Over the past few years, many apartment REITs have been focused on centralizing and automating on-site tasks. In some cases, they are even operating communities without any staffers on-site.
If you ask most industry experts, the leader in the quest is UDR. The Denver-based firm will continue to be aggressive in this rising expense environment. Its portfolio currently includes approximately 30 unstaffed properties, and it expects to push that up to 35 or 40 this year as it seeks onsite efficiencies.
A big part of UDR’s centralization push revolves around maintenance, Mike Lacy, senior vice president of operations, said on UDR’s Q4 earnings call earlier this week. “We're putting in place some technology as it relates to maintenance,” he said. “We think we can compress our days vacant on the turn side. We think R&M [repair and maintenance] will be benefiting from that.”
Even with UDR’s efficiencies, its Q4 expenses rose 6.8% due to higher general, administrative and maintenance costs.
UDR sees pressures on utility, repair and maintenance, and insurance into 2023. “On utilities, we are working on different ROI that should make us a little bit more efficient with our vacant electric as well as just common-area lighting,” Lacy said on the call.
Growth through partnerships
With a high bid-ask spread stalling the sales market and interest rates rising, UDR pulled away from transactions as 2022 progressed, selling one property in Orange County, California, for approximately $42 million in Q4.
“We adhered to the capital market signals, growing opportunistically when our equity was attractively priced early in the year and actively pivoting to a capital-light strategy when our cost of capital increased,” CEO Tom Toomey said on the earnings call.
UDR will look to grow through its redevelopment pipeline and developer capital program, which provides capital to apartment builders for new projects. Over the years, the REIT has bought about half of the properties built under that initiative.
BY THE NUMBERS
|Net operating income
|Funds from operations
|Rent per unit
“You're also seeing some of the preeminent developers come back and look for this type of capital,” said Joe Fisher, UDR's president and chief financial officer. “So you may get better sponsorship within those investments as well as potentially better assets within those investments.”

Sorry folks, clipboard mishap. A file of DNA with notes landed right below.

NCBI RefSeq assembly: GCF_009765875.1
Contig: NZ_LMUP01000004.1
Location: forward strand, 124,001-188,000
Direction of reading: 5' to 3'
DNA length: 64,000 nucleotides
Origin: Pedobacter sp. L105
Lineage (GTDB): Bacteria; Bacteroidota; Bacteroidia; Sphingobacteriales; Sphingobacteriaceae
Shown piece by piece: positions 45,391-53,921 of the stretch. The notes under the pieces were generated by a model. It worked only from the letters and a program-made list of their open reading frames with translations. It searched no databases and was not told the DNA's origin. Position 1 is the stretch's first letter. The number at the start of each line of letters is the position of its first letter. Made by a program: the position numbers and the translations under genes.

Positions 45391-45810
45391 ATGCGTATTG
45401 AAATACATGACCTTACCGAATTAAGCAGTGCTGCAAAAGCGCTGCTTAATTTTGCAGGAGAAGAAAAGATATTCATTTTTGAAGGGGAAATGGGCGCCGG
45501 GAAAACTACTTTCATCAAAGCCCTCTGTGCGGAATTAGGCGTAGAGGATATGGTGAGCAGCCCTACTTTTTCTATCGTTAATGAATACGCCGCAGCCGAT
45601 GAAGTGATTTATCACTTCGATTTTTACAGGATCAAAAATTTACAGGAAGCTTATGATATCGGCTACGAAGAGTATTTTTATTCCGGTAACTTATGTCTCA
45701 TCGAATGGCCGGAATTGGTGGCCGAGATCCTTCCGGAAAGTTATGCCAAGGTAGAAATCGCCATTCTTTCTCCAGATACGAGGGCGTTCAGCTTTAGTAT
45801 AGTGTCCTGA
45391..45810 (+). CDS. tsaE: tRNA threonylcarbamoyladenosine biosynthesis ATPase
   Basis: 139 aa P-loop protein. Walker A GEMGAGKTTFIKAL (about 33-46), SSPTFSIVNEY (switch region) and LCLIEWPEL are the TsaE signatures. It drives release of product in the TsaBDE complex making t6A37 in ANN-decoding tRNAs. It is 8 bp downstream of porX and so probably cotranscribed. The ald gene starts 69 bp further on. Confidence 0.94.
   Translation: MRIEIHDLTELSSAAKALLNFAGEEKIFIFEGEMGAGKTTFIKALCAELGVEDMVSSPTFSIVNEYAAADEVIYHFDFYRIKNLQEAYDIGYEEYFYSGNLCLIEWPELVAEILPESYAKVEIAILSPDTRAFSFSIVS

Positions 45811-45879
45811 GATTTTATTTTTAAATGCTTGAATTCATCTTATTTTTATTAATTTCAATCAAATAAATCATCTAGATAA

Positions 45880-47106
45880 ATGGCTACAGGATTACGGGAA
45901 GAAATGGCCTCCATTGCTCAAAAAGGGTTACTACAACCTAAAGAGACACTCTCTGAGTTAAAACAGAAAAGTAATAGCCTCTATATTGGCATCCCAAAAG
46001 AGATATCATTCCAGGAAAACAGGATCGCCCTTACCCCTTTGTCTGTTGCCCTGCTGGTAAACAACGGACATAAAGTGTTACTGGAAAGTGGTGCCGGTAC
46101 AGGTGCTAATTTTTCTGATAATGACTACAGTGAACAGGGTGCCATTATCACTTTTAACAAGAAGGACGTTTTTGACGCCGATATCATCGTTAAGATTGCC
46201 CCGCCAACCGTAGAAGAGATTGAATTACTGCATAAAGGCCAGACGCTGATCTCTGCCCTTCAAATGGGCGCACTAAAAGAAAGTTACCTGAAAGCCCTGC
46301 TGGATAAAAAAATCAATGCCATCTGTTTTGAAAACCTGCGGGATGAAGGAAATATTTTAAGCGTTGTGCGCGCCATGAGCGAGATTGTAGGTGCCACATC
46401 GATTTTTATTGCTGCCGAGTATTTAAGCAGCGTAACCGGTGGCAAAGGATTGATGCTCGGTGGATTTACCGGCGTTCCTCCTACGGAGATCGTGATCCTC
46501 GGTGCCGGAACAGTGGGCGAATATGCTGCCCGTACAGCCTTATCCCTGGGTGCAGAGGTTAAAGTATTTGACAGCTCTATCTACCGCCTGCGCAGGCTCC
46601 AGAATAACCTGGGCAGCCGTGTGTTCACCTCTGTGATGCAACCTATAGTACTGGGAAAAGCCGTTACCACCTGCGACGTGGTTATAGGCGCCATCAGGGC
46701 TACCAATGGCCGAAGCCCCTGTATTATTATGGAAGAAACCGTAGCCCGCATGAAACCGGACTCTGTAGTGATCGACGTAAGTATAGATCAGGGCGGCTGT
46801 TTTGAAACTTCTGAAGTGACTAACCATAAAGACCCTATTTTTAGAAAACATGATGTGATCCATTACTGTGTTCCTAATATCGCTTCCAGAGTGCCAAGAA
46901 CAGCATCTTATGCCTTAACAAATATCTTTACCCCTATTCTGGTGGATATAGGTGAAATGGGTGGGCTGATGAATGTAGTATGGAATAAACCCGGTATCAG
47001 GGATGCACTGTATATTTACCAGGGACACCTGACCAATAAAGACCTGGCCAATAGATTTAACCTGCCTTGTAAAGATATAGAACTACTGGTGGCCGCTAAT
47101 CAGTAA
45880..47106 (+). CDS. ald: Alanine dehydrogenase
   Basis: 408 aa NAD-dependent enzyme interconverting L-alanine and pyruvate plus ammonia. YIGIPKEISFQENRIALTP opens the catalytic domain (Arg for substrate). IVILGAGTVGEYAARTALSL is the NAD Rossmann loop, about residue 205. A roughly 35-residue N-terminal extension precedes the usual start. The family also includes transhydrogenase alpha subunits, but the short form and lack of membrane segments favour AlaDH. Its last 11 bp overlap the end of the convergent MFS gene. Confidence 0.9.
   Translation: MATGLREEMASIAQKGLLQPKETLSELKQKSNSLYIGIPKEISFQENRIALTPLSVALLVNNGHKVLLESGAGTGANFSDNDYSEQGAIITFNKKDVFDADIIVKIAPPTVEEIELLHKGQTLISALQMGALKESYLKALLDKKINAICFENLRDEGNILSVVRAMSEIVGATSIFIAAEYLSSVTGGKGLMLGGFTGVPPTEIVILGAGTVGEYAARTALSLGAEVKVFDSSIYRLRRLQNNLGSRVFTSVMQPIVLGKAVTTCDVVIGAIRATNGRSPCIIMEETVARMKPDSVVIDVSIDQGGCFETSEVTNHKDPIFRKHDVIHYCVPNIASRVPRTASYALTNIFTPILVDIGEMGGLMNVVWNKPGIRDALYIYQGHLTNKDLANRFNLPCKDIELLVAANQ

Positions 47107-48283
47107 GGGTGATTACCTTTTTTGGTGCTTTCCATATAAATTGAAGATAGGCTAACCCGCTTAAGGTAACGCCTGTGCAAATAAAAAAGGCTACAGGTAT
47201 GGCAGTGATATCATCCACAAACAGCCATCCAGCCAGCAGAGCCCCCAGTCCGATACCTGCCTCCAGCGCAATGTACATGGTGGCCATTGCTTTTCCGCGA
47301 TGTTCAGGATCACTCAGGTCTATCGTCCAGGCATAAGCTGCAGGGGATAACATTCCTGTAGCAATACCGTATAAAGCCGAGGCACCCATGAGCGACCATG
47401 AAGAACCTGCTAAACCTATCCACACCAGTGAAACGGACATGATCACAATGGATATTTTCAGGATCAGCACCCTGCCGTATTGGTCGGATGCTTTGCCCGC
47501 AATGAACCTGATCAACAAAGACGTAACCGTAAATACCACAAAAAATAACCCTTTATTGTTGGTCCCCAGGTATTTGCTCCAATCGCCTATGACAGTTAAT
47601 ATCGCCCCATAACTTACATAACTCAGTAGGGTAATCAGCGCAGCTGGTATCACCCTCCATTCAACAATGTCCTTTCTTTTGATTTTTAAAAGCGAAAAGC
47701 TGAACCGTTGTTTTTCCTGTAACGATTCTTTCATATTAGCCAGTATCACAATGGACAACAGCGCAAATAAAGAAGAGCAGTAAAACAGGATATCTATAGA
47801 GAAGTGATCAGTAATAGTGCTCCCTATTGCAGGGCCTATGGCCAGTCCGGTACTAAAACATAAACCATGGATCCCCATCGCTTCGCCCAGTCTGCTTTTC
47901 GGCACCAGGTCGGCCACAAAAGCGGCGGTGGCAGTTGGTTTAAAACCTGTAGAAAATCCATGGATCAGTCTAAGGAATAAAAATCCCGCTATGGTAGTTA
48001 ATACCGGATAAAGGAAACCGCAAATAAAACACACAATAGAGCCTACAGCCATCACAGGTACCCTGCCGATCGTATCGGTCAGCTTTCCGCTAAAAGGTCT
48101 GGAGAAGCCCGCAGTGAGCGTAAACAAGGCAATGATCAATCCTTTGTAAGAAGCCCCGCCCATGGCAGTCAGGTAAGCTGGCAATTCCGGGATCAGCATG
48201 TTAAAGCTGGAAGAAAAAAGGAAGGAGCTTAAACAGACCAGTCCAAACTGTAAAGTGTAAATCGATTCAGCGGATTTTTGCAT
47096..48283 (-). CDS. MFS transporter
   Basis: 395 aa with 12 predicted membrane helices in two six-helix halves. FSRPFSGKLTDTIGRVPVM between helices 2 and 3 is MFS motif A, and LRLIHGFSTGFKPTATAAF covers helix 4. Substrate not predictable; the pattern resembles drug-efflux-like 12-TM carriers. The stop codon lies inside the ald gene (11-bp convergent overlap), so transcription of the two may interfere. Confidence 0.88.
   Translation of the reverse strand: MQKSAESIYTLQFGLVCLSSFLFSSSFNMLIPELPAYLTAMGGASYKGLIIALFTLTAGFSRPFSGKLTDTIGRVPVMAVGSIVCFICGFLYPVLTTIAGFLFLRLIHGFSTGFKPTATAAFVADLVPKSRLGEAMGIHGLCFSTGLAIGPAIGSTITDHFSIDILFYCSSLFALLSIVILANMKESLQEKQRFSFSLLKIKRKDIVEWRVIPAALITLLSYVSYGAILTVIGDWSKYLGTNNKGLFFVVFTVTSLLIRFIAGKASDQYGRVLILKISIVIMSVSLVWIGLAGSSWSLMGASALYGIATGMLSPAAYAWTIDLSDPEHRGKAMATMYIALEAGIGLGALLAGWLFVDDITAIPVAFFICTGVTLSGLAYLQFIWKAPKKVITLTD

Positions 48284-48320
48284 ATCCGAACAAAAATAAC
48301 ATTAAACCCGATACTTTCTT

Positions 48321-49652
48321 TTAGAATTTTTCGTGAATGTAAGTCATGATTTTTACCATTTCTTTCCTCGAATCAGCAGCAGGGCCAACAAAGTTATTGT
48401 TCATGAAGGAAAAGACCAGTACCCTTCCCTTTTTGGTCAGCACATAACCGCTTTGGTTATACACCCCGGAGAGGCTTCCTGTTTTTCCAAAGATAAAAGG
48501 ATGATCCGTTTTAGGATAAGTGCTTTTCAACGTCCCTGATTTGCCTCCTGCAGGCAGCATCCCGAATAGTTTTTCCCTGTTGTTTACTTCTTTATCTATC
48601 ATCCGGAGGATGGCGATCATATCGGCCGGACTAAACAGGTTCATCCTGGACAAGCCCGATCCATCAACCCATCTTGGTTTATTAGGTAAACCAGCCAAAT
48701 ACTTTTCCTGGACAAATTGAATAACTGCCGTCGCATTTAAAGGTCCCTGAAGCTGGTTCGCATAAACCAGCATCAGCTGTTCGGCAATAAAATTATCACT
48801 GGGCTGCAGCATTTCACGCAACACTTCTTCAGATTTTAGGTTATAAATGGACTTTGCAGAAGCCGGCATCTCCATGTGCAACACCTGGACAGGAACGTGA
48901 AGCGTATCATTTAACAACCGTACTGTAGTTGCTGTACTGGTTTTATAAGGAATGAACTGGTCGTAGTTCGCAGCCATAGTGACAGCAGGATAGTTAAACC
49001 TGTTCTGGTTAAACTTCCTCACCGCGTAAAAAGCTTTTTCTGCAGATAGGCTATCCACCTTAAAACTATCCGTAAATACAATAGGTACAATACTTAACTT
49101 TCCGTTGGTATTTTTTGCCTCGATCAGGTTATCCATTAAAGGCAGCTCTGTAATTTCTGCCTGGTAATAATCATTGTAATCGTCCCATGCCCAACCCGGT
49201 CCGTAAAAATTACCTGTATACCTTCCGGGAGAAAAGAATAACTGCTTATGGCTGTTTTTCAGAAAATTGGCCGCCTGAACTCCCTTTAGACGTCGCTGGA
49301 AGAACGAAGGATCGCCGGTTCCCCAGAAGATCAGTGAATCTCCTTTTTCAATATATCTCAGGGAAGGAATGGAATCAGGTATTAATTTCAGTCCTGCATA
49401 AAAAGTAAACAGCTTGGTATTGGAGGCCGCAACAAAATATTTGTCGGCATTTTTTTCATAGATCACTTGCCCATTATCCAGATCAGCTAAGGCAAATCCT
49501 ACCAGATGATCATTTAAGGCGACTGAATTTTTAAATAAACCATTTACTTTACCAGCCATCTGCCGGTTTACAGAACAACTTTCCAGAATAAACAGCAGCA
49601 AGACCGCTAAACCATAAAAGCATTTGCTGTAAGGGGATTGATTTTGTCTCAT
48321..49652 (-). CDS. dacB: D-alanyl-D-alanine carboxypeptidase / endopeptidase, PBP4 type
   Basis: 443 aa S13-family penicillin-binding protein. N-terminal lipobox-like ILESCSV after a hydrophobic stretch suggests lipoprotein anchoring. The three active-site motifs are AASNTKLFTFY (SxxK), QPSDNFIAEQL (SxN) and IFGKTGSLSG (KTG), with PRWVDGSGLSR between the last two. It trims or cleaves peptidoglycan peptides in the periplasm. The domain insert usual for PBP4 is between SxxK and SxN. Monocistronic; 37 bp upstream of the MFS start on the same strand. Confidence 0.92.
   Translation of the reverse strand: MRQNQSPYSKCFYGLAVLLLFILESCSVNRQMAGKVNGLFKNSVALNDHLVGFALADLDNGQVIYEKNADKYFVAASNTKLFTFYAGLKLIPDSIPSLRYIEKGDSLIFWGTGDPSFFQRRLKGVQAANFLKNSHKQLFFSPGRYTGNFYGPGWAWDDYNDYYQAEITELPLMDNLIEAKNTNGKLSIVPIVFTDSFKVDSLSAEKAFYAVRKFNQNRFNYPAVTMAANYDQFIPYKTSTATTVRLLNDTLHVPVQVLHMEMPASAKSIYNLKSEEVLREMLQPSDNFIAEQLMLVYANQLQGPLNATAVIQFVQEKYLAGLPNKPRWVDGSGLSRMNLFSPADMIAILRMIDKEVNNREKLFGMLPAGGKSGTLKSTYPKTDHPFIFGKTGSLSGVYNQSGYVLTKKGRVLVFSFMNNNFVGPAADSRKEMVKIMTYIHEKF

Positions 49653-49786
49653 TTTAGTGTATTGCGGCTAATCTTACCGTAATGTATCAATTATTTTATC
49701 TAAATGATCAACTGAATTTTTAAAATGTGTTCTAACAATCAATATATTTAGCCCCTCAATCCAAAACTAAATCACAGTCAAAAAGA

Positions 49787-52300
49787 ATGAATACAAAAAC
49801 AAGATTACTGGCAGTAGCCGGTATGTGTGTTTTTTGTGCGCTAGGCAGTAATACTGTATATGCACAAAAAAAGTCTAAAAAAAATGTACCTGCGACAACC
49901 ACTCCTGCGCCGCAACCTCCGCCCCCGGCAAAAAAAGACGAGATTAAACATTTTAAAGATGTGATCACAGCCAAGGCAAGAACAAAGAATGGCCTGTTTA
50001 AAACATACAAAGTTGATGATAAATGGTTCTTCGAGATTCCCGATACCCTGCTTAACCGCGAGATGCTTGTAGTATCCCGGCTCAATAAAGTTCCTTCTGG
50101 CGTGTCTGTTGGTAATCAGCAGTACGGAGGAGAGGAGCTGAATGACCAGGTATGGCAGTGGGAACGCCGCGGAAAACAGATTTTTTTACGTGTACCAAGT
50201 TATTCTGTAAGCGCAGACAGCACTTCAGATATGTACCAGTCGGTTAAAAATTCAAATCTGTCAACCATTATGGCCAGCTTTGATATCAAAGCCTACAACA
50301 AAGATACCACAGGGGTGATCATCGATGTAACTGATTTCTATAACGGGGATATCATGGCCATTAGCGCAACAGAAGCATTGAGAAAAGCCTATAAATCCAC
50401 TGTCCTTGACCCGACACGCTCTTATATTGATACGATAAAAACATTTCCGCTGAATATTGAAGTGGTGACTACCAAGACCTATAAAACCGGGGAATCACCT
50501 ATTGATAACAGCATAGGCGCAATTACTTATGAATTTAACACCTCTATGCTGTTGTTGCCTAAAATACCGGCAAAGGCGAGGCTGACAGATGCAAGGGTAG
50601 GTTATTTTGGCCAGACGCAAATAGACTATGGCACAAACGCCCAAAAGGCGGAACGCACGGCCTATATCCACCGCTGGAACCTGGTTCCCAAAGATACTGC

On the joint venture front, UDR would like to find a partnership like the one it had with MetLife, which holds 13 properties totaling 2,837 units.
“It's a way for us to continue to expand the enterprise, utilize our operational and transaction skill sets to grow accretively and continue to gain scale overall,” Fisher said.
UDR is also deciding whether to begin construction on Phase II of its Newport Village project in Alexandria, Virginia. “In the next 30 days, we should get final cost estimates on that and final refinement of return expectations,” Fisher said.
Start spreading the news
If UDR's results are any indication, the rental market in New York City is back from the pandemic doldrums. The REIT posted a 15% blended rate growth in the market, including new and renewal leases.
“What we're experiencing there is strong demand,” Lacy said. “We've got traffic up on a year-over-year basis, still running around 98% occupancy, no concessions in the marketplace and really no supply to speak to in the city itself. So New York feels very strong for us.”
UDR saw its strongest revenue growth in Tampa, Florida (18.9%), and Nashville, Tennessee (17.5%). On the other end of the spectrum, San Francisco and Washington, D.C., lagged behind other markets.
“Concessions remain minimal and have been primarily concentrated in certain submarkets of San Francisco and Washington, D.C., averaging around two to three weeks,” Lacy said. “Recently, concessions of one week on average have appeared in Austin, [Texas]; Dallas; and Denver.”
Traffic across the REIT’s portfolio was sluggish in the first two weeks of January but picked up after that, making the firm “cautiously optimistic” about the year ahead, according to Lacy.
“We are hopeful that what we're experiencing over the last few weeks is a trend and something we'll continue to see as we move forward,” Lacy said.
Click here to sign up to receive multifamily and apartment news like this article in your inbox every weekday